Supply chain sustainability

How to Improve Supply Chain Sustainability

The latest Academy seminar focused on business impact beyond the plate.

Chefs and restaurateurs can improve their sustainability footprint by engaging more readily with suppliers, according to the Sustainable Restaurant Association’s Louisa Dodd.


In the latest Academy seminar, entitled Beyond the Plate: Supply Chain Sustainability, Dodd outlined several metrics of sustainability and explained the upstream and downstream impact of the food and hospitality industry.


“Every ingredient has the opportunity to have a social and environmental impact, both positive and sometimes negative,” she said.


While more and more restaurants are setting carbon targets and minimising food waste, Dodd said that around 70% of a restaurant’s footprint is attributed to supply chain operations.


“The majority of your carbon footprint will be sitting upstream — i.e. in the hands of your suppliers — because there is so much carbon that occurs in agriculture,” she explained.


In order to have a positive impact, she encouraged members to regularly engage with suppliers and waste contractors, and provided a number of practical tips. These included prioritising plant-based dishes, setting menu diversity targets to promote biodiversity, and ensuring commodities sourced from developing nations are certified.


And when it comes to tackling food waste, Dodd said simple actions like clearly labelled bins and regular audits can go a long way.


“Sustainability can be complex, but it’s not just your responsibility,” she said to members. “It’s about having that conversation with your suppliers because there are many other people and operations and businesses that feed into your overall business impact.”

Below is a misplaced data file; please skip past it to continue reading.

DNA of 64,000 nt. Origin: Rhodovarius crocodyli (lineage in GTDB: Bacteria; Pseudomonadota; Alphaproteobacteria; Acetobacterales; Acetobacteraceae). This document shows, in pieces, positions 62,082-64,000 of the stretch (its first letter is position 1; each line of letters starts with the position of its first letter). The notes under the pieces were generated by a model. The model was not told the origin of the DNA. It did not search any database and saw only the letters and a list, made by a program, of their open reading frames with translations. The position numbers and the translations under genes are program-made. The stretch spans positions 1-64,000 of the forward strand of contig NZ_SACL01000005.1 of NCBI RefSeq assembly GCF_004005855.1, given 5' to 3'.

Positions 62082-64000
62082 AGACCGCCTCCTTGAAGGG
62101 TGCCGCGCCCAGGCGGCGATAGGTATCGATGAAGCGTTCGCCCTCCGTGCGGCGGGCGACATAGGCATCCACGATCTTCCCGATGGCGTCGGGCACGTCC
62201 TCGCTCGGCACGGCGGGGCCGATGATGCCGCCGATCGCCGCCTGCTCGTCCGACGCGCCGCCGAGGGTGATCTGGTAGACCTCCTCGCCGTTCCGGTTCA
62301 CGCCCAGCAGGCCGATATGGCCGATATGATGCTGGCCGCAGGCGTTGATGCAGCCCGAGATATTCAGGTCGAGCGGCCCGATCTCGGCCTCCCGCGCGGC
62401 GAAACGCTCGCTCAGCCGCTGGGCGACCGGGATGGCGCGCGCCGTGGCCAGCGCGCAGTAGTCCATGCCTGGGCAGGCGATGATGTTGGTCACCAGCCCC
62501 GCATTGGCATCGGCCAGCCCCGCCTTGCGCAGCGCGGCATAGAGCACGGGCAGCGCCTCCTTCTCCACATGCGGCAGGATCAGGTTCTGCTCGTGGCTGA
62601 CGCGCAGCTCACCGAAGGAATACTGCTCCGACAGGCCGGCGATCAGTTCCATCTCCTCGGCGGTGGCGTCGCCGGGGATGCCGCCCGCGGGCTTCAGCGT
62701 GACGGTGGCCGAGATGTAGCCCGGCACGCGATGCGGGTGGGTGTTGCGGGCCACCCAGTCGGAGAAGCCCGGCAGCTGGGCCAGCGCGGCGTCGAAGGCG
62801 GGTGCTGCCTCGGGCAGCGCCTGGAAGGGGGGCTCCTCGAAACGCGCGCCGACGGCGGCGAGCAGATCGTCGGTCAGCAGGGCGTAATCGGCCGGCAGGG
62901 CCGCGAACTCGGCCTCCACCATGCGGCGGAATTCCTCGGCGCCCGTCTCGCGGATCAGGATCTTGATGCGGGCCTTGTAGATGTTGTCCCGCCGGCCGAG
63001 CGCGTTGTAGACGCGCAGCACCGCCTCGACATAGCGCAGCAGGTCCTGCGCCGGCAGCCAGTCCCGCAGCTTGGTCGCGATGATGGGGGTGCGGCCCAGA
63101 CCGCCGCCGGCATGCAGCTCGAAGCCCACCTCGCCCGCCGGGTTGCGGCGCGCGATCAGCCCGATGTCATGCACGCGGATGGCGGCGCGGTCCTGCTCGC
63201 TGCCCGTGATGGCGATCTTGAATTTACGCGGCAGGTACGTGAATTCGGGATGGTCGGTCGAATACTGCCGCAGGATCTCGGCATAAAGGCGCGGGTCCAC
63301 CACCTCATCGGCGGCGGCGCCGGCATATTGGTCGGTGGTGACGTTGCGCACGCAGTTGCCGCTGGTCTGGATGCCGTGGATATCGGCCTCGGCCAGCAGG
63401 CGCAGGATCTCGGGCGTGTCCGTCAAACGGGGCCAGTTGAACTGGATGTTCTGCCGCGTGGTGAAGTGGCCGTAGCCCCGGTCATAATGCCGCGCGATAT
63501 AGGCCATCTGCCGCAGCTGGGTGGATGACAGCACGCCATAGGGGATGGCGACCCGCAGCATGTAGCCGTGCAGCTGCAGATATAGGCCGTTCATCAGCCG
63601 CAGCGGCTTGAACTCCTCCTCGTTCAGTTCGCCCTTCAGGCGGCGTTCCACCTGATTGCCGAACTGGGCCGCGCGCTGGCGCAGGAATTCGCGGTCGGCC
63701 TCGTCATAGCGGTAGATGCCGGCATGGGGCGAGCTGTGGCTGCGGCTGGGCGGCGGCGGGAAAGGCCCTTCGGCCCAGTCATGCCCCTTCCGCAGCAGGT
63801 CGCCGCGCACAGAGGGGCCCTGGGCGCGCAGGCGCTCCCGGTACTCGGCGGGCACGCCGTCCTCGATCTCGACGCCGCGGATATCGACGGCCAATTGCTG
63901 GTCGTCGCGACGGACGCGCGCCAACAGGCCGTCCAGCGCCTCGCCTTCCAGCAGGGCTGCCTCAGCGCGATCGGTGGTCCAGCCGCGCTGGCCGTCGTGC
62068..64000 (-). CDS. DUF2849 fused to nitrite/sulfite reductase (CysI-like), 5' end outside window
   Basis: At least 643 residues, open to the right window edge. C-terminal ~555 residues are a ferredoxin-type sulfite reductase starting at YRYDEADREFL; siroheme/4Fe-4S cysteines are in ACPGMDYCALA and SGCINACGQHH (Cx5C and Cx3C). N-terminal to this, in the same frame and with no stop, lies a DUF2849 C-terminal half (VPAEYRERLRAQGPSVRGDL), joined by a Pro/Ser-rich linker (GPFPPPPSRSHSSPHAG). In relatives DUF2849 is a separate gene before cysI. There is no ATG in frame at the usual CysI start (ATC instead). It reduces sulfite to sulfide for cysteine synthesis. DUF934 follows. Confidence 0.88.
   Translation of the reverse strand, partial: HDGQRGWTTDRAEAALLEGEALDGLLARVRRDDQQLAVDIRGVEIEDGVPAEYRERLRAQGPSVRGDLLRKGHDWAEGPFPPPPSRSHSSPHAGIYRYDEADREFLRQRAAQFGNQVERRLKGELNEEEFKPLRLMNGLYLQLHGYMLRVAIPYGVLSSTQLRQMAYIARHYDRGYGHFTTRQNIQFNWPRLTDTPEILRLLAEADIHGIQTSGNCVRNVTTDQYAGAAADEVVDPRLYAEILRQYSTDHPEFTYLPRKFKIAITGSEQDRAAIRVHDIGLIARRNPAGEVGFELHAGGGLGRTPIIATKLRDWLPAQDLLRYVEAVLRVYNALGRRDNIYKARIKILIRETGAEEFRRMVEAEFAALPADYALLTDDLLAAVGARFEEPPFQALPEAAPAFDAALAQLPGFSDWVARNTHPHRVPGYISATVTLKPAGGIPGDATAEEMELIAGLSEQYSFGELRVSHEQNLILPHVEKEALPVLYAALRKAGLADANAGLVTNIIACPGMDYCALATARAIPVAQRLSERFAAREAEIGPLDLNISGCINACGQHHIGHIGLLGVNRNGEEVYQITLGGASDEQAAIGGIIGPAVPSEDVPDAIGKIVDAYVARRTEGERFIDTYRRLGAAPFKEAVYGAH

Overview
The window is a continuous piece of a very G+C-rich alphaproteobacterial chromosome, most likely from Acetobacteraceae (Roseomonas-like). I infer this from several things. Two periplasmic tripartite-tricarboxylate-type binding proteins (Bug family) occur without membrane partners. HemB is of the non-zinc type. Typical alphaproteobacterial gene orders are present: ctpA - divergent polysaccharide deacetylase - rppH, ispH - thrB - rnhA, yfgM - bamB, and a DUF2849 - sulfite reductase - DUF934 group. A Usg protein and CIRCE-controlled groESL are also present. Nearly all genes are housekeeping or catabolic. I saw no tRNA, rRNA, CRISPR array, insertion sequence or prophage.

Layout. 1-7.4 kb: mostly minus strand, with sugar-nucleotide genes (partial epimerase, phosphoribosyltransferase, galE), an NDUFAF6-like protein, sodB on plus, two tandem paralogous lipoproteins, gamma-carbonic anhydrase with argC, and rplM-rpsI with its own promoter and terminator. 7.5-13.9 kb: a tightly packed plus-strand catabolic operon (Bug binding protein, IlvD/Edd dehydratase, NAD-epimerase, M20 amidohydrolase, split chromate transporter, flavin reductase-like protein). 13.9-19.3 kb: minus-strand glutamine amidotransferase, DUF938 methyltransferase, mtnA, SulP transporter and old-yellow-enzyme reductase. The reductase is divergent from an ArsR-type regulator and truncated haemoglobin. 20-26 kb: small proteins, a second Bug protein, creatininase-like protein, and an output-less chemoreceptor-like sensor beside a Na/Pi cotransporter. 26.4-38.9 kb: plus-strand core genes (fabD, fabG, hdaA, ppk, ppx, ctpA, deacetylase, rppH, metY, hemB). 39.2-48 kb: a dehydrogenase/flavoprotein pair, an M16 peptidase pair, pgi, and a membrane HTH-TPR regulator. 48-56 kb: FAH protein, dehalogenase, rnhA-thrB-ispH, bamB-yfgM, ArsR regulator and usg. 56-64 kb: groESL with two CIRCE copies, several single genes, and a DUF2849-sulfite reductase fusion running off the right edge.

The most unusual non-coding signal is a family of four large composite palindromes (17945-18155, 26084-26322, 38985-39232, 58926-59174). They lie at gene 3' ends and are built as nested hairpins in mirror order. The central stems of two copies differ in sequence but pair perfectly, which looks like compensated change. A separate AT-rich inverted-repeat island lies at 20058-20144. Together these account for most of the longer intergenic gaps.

The Sustainable Restaurant Association’s Food Made Good initiative also offers a free self-assessment tool to help chefs and restaurateurs take the first steps towards improving the impact of their business operations.


After a presentation, Dodd was available to answer members’ questions, which included whether perfectionism around Michelin-starred cuisine needs to be re-examined. She also discussed how to encourage sustainable practices across the entire restaurant team and how to understand and capitalise on the economic benefits of sustainability.


The seminar was the second in a dedicated series with the Sustainable Restaurant Association, and followed a previous session where Dodd introduced sustainability in foodservice. This partnership with the Sustainable Restaurant Association supports the Academy’s goal of empowering the next generation of culinary talent and providing future growth opportunities through a program of opportunity and learning.


The educational program is available exclusively to members in the Academy’s private Facebook group and in a reserved area of the website.


Photo: Getty Images


Previous Article Change Article Next Article